However, like all hospitals, Harefield is not immune to pressures and it would be wrong to try to ignore them. Some of those pressures are the inevitable result of its own pioneering effort. Following the success of Harefield's transplant programme in the 1980s, eight centres in England are designated to undertake heart and lung transplantation. Harefield continues to have the largest transplant programme, although Papworth hospital in Cambridge is now of a broadly similar size. All centres have benefited from Harefield's work and from the teaching and training that it has provided to young specialists, many of whom have gone on to work in other centres throughout the country. Through its success in sponsoring the development of other centres, Harefield has seen a substantial fall in the size of its transplant programme, with 98 transplants this year compared with 219 when the hospital was at its peak 10 years ago.

The key to future success in the research of cardiac and respiratory disease is also changing. Increasingly, top-quality medical research needs to combine basic scientific research with more specialist condition-based research, which tends to take place closer to the patient. That is why we were pleased to announce the opening of the new £67 million basic medical sciences building at Imperial college in September 1998—£20 million was contributed by the NHS, a further £20 million came from the Department for Education and Employment and the remainder was funded by the university itself.

Recently, Imperial has expressed concerns that the level of fragmentation in specialist cardiac services in and around west London may erode the future international competitiveness of the university and the national health service's research base. Those are serious concerns and we need to look at them seriously.

As part of the independent review of London's health services, the Government asked Sir Leslie Turnberg to assess the need for change in that area of London. He was also asked to look at the process that had been developed involving both the NHS and its academic partners to shape the change. Sir Leslie was encouraged by the progress that he saw. His report registered a particular concern that the way in which the service is organised in west London may not be maximising its long-term contribution to national and international research. He advised the Government to ensure that plans were carried out for a more rational distribution of specialist services across west London. The hon. Member for Ruislip-Northwood may recall that we accepted all Sir Leslie's Turnberg's recommendations, including that one.

The NHS executive asked hospitals and health authorities in that part of west London, along with Imperial college, to take part in a review of specialist cardiac and thoracic services. The review commissioned expert clinical input from a panel chaired by Sir Terence English, an internationally respected figure in heart transplantation who completed the very first heart transplant in this country and who is a former president of the Royal College of Surgeons. The review was completed in July and broadly confirmed Sir Leslie's impression that cardiac and thoracic services in west London were not organised in a way that would continue to support the highest-quality service and academic endeavour.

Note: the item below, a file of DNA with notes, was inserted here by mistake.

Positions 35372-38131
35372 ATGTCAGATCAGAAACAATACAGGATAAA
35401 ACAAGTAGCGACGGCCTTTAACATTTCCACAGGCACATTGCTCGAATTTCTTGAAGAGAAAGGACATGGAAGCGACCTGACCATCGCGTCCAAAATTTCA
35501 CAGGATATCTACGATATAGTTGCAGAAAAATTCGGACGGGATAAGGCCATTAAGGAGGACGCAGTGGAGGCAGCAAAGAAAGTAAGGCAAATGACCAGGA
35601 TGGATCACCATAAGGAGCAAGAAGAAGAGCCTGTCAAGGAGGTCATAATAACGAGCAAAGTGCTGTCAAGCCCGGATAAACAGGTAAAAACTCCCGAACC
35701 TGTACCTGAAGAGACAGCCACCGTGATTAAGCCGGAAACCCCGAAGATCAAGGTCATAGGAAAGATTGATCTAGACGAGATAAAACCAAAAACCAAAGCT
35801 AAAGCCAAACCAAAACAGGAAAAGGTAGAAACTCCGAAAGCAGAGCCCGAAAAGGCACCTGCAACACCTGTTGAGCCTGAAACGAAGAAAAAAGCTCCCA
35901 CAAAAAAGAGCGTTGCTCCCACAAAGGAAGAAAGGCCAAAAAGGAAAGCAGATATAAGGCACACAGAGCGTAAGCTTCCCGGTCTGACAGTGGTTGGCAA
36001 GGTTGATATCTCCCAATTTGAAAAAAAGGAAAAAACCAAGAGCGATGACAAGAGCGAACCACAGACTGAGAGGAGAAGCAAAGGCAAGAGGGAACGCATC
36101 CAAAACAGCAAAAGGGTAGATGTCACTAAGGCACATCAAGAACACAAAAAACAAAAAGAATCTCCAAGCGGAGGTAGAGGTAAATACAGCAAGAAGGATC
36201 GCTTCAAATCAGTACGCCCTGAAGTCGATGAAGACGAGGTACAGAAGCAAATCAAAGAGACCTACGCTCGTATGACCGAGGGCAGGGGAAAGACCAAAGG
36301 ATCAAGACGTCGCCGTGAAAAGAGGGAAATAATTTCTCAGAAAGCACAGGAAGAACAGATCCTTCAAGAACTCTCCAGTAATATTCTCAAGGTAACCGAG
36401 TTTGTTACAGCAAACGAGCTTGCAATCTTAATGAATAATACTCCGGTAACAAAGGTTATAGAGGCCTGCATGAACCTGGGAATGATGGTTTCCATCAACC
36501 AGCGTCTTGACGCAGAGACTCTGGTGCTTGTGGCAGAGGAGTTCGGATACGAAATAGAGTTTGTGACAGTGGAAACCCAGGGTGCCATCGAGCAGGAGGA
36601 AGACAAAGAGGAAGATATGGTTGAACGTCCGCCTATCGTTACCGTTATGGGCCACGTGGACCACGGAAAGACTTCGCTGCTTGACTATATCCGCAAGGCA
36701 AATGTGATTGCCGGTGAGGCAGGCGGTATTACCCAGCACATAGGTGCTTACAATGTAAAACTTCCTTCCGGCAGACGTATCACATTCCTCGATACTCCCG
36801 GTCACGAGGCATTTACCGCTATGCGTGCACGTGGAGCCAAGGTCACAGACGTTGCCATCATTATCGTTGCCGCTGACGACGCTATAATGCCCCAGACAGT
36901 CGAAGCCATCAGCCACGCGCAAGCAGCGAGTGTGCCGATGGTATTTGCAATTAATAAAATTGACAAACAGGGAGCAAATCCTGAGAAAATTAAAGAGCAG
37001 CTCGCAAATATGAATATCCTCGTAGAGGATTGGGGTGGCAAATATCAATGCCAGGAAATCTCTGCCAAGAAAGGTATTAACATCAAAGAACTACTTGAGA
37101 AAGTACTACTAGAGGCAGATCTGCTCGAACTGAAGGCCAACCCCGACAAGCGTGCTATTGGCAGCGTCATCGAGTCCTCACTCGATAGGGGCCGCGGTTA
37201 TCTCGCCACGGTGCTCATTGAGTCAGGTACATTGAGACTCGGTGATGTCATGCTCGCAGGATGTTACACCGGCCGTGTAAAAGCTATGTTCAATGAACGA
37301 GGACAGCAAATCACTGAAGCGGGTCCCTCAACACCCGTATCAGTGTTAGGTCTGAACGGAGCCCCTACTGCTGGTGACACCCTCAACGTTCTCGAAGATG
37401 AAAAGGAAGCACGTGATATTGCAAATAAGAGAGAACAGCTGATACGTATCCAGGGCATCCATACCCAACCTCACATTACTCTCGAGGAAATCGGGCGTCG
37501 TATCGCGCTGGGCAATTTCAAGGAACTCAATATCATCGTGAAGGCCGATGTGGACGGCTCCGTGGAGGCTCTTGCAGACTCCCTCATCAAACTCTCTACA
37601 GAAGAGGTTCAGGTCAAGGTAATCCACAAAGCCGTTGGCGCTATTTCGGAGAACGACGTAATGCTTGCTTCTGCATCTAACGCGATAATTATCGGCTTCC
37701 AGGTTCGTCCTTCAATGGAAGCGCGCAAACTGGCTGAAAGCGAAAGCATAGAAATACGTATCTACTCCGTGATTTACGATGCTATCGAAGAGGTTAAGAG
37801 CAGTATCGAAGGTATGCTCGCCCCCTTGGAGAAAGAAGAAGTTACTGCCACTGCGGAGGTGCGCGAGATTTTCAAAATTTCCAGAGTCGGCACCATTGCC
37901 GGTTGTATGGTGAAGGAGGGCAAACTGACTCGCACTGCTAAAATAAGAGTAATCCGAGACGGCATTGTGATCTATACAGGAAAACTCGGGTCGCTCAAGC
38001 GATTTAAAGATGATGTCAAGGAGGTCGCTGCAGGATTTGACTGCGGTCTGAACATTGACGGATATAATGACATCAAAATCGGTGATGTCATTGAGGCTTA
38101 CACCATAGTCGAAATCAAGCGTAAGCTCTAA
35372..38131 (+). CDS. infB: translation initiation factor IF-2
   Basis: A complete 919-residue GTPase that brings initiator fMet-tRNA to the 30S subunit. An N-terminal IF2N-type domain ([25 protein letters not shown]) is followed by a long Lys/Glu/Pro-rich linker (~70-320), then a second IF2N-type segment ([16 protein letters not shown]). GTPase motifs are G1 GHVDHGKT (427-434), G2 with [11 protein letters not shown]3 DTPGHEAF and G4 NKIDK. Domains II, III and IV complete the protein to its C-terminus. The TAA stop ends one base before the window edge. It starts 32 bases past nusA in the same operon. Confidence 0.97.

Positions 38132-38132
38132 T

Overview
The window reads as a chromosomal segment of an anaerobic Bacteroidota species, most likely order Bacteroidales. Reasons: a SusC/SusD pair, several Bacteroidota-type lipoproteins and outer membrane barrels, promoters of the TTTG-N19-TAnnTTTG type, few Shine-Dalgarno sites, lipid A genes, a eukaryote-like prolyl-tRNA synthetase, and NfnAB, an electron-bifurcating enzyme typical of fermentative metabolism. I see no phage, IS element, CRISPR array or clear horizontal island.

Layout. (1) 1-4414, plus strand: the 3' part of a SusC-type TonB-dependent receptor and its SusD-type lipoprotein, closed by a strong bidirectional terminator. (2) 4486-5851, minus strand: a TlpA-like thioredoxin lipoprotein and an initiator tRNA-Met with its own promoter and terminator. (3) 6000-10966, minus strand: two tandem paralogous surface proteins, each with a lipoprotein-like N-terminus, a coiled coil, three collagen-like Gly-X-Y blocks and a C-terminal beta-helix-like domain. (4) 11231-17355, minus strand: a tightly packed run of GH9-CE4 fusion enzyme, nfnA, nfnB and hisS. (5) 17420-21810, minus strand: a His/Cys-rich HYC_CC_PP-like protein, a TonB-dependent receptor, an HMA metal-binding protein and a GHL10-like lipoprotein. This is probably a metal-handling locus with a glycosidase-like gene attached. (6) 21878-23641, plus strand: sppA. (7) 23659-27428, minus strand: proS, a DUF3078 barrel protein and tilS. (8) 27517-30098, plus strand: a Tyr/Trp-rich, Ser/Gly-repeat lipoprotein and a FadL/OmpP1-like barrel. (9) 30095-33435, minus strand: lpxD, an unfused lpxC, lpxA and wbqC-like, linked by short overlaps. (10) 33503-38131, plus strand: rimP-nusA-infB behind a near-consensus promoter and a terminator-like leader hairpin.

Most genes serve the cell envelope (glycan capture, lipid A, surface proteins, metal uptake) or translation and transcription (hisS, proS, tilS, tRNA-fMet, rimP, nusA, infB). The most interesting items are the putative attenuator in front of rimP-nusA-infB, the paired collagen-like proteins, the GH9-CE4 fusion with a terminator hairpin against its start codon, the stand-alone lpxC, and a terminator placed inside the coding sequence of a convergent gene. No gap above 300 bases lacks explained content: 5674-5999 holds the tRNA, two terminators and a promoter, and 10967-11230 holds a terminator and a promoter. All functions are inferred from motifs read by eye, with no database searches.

Sir Terence English said that three of the four cardiac centres in west London were not seeing a sufficient critical mass of patients. He recommended that existing services should be focused on fewer, larger centres. He also advised that collocation of specialist cardiac services with other related specialties would bring benefits that were not available to single specialty hospitals such as Harefield.

We have also received advice on the national heart and lung transplant programme from the joint consultants committee, which comprises the royal medical colleges and the relevant specialist associations. The advice was that the NHS should be working to a position where such complex acute services are provided only from multi-specialty hospital sites.

Sir Terence English's recommendations are being considered, alongside the conclusions of parallel reviews into specialist paediatric services and renal transplantation in west London, by the west London partnership forum. The forum comprises the hospitals and health authorities in west London as well as Imperial college and the NHS. It is chaired by the noble Lord Newton of Braintree, for whom I have the highest regard; I am sure that he will do a very good job for NHS services in that part of London and, indeed, in the rest of the country.

As the hon. Member for Ruislip-Northwood rightly said, the forum is examining a number of options for the future of cardiac services. Those include consolidating all the work of Harefield at the Royal Brompton site in Chelsea, keeping Harefield as a specialist centre and investing in the site, and building a new major heart and lung hospital adjacent to St. Mary's hospital in Paddington. Any firm proposals will be subject to formal consultation.

As the hon. Member for Ruislip-Northwood knows, I cannot comment further, since I would have to adjudicate in the event of a community health council objecting to any such proposals. I can tell him that the Government recognise the unique nature of Harefield. The interaction of science, research, teaching and services is an enormous strength. We also know that, if the Harefield team were broken up, it would be very difficult—if not impossible—to reassemble it.

My right hon. Friend the Secretary of State has met with Sir Magdi and given him a personal assurance that, while the issues are being considered, planning blight will not be allowed and funding will be made available to ensure continuing essential investment at Harefield. I hope that the hon. Member for Ruislip—Northwood finds some comfort in those reassurances, and that he will think again about some of the language, about asset stripping and so on, which he deployed in his speech.

There are difficult issues to consider in this case, and we will take the time and the trouble to do so. We will take advice from leading clinicians in the land, we will listen carefully to what Sir Magdi and others have to say and we will listen to the proposals of Lord Newton and his team. We will then reach our conclusions, following a full and proper public consultation.

Question put and agreed to.

Adjourned accordingly at sixteen minutes past Twelve midnight.